At least 11 incidences of burglary or robbery involving medical marijuana were reported from Meridian Township to Eaton Rapids in the past seven months. Six of them were residential. Nine of them were in the city of Lansing. Charges were brought in two.
But it has become clear: Just because you’re legally involved in the cannabis business, either in your home or a storefront, it doesn’t mean you’re any safer.
On Dec. 30, three armed and masked men barged into Paula’s home in rural Eaton County at about 8 p.m. Paula, who is 52 and does not want to give her last name or address, was inside with her son and granddaughter.
Paula is a medical marijuana patient and a caregiver for two others. She had between two-and-a-half and six ounces of usable marijuana stored in jars and $1,500 in cash in her purse. The intruders stole it all.
It’s puzzling to Paula how anyone could know she had relatively small amounts of medical marijuana stored at her house. It’s not like she had a neon pot leaf on her front door.
“I am not a drug dealer. I’m not doing this to get rich,” Paula said.
Paula’s two patients — she’s allowed five — don’t use that much medication. She ends up with overages at each harvest. She sells her overages to a dispensary in Lansing.
“My patients and the dispensary are the only two places that have seen my card and address,” Paula said. She suspects she was “somehow set up or followed.”
Paula reported to the Eaton County Sheriff ’s Department that three men all dressed in black escaped in a dark-colored, four-door vehicle. Jessica Larkin, public information officer with the Eaton County Sheriff ’s Department, confirmed that Paula filed a police report.
Since her ordeal, Paula installed security cameras, keeps her door locked at all times and owns a couple of guns, she said.
Larkin also said this is the first reported incident involving medical marijuana theft her department has seen. Paula claims that it’s going on more than what is getting reported.
“I am not aware of anything like this (happening) before,” Larkin said. “If they are not reporting it, it’s a little bit suspicious.”
In Lansing in the past six months, four residences involving medical marijuana growers were burglarized, according to the Police Department. Incidences on Stirling Avenue and Maple and Bristol streets are open investigations with no leads.
A suspect was charged with breaking and entering and possession with intent to deliver marijuana after a Nov. 8 incident on the 200 block of Mosley Street.
Another five burglaries and robberies occurred at dispensaries. Those are all open investigations with no leads.
Lansing Police Lt. Noel Garcia said there appears to be no connection among the nine Lansing cases.
HydroWorld at 4513 S. Martin Luther King, Jr. Blvd., L.B. Mary Jane at 3711 W. Jolly Road, Turtle’s at 2121 E. Michigan Ave. and an unknown location on the 5300 block of Pennsylvania Avenue have all been burglarized or robbed since Aug. 24, police said. An attempted robbery at Homemade Hydroponics on the corner of Mt. Hope and Pennsylvania avenues was foiled as store owners turned away a woman.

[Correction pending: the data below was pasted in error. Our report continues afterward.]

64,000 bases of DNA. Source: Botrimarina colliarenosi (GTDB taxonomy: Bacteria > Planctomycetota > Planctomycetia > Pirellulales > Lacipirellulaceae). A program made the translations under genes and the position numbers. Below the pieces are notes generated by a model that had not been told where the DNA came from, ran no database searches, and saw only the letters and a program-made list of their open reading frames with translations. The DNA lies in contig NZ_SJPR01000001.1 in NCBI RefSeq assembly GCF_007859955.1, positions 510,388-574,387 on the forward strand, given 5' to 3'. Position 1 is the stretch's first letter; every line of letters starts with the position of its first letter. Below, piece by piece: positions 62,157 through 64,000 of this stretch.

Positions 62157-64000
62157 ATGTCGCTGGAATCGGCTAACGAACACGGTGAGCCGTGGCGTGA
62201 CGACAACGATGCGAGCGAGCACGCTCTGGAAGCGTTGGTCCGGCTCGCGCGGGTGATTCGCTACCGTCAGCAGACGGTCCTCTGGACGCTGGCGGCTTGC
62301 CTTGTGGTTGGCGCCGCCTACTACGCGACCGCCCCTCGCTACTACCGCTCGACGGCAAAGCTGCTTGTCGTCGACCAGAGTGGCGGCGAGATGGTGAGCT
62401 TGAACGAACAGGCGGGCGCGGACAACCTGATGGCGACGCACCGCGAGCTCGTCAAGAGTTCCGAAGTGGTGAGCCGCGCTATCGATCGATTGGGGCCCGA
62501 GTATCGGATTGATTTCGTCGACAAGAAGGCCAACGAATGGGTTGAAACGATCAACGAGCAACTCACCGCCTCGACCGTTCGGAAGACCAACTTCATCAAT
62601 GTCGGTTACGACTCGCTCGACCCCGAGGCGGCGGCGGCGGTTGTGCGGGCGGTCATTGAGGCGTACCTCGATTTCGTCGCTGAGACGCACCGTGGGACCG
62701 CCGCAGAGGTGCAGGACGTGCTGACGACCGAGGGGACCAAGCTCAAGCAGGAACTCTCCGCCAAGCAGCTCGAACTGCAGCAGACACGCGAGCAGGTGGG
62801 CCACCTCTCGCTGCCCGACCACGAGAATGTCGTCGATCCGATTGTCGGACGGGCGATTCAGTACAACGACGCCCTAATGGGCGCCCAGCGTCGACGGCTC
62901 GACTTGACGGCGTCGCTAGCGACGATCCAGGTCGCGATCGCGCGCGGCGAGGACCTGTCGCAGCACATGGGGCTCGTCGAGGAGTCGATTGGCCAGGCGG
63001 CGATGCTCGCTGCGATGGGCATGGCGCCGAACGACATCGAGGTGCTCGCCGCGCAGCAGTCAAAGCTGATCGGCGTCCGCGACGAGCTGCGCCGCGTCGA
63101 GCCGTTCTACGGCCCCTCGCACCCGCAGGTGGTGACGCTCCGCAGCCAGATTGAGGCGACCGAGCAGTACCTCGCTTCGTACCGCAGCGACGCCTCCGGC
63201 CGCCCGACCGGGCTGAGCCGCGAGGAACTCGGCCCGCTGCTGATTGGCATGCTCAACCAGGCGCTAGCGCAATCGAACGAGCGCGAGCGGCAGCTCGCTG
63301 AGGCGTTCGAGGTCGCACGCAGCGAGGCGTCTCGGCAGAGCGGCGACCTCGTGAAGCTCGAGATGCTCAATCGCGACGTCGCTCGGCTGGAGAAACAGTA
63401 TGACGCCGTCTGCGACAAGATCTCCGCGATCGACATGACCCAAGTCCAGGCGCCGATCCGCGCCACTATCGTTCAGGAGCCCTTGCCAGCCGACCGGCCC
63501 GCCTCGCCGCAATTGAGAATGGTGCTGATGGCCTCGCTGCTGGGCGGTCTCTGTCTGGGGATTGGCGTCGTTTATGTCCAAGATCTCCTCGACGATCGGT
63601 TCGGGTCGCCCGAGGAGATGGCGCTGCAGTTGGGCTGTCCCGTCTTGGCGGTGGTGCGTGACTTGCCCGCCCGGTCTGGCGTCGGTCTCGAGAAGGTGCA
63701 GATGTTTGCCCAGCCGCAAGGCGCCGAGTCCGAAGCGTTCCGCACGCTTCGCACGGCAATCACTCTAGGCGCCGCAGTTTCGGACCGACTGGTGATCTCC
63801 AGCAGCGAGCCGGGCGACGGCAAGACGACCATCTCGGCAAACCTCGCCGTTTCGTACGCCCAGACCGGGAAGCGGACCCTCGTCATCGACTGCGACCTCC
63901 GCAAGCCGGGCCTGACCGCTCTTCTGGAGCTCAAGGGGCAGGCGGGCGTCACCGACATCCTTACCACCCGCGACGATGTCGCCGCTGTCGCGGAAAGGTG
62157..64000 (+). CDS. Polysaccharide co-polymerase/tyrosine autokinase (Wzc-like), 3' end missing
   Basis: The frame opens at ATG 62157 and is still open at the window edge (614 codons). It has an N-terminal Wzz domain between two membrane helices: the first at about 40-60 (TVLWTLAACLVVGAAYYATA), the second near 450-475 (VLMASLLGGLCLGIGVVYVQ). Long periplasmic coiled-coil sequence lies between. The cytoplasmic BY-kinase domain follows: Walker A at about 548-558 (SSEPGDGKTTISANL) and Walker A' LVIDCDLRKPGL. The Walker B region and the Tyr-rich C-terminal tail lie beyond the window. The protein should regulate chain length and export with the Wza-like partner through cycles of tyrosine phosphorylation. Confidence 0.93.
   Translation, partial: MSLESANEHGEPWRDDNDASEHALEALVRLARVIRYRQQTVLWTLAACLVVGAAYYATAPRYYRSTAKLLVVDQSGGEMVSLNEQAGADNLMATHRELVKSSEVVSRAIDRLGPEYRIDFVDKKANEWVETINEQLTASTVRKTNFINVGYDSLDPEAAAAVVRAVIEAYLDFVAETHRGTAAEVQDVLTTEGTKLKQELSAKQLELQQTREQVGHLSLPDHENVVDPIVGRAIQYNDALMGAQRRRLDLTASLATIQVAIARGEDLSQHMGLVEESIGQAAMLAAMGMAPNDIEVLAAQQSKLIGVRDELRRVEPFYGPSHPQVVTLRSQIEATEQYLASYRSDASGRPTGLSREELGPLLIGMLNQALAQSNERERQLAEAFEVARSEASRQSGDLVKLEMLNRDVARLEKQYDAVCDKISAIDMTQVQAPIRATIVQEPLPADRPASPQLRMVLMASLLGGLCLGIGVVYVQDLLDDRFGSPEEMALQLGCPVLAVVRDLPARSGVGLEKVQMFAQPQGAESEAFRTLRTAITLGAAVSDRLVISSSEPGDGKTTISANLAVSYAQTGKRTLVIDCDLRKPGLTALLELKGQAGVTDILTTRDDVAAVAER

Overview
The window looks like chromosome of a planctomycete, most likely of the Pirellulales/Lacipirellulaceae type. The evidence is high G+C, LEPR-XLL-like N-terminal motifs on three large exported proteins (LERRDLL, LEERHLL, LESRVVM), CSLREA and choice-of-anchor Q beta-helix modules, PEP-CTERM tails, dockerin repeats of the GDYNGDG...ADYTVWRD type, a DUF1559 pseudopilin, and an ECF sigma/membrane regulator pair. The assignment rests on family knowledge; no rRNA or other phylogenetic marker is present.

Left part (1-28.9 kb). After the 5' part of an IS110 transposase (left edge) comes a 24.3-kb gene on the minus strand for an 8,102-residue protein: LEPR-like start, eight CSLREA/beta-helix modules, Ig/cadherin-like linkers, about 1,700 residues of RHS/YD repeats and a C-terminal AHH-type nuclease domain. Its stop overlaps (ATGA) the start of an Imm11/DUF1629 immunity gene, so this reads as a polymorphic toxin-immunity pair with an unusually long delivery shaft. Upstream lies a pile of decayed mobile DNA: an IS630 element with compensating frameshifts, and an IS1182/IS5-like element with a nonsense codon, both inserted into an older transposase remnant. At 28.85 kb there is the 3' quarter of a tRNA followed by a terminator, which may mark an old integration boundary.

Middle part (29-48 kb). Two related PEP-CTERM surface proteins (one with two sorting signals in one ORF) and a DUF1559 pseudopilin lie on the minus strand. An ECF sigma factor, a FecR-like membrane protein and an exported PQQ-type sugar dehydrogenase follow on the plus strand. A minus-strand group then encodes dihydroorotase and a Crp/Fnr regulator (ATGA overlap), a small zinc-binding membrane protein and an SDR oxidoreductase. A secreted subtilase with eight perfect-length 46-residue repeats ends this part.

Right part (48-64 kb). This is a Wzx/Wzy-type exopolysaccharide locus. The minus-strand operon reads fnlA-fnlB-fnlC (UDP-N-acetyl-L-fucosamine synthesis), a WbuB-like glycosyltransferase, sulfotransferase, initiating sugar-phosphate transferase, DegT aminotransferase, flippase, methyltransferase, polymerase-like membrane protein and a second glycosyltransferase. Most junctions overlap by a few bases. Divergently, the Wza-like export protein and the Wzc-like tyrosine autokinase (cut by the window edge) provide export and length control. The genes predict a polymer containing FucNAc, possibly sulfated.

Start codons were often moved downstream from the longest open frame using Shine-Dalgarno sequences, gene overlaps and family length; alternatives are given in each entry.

But that is only what has been reported, Garcia said, and the department is ramping up efforts to track medical marijuana crime. There could be more, he said.
“I’ll tell you this: We’re in the process of trying to better capture these types of incidences,” he said.
On June 13 in Meridian Township, Bill Baechelor was the victim of an armed robbery at his home on Van Atta Road. Lt. Greg Frenger confirmed that armed robbery charges are pending against one person and that an undisclosed amount of marijuana was taken. He would not comment further because the case is still open. Frenger was unaware of any other instances of medical marijuana-related break-ins in Meridian Township.
What does this all mean, especially for people who thought it was innocuous to be growing a few plants in their basement?
It means they’re engaging in a legal but dangerous business, Ingham County Prosecutor Stuart Dunnings said.
“There are people who make their living by drug rips,” Dunnings said, because it’s a fairly expensive product. “If this is what you do and medical marijuana prices have gotten sky-high, who are you going to rip? Joe the Drug Dealer with guns and pit pulls or Joe Citizen growing medical marijuana?”
Dunnings said he has never seen a situation like this when law-abiding citizens are at a heightened risk even though they may be doing legitimate business.
“It’s sort of like if everybody could print legal money. If someone doesn’t want to set up a printing press they will go steal from someone else,” he said.
Robin Schneider, owner of Capitol City Compassion Club at 2010 E. Michigan Ave., said there needs to be more acceptance of growers’ moving their operations to a commercial facility without fear of being raided by the federal Drug Enforcement Agency. Property owners ought to be protected for leasing space to growers, she says.
“A lot of us have a vision of a safe grow facility away from our homes,” she said. While she recognizes some growers’ desire to stay at home, there should be more freedom to expand.
“When I was cultivating in my basement I barely slept at night. I knew there was an elevated risk of robbery,” she said.
If they’re set up legally, Dunnings said he agrees with Schneider, whom he has spoken with on multiple occasions.
As for those growing legally at home, Dunnings has some advice: “Be discreet. Get a dog.”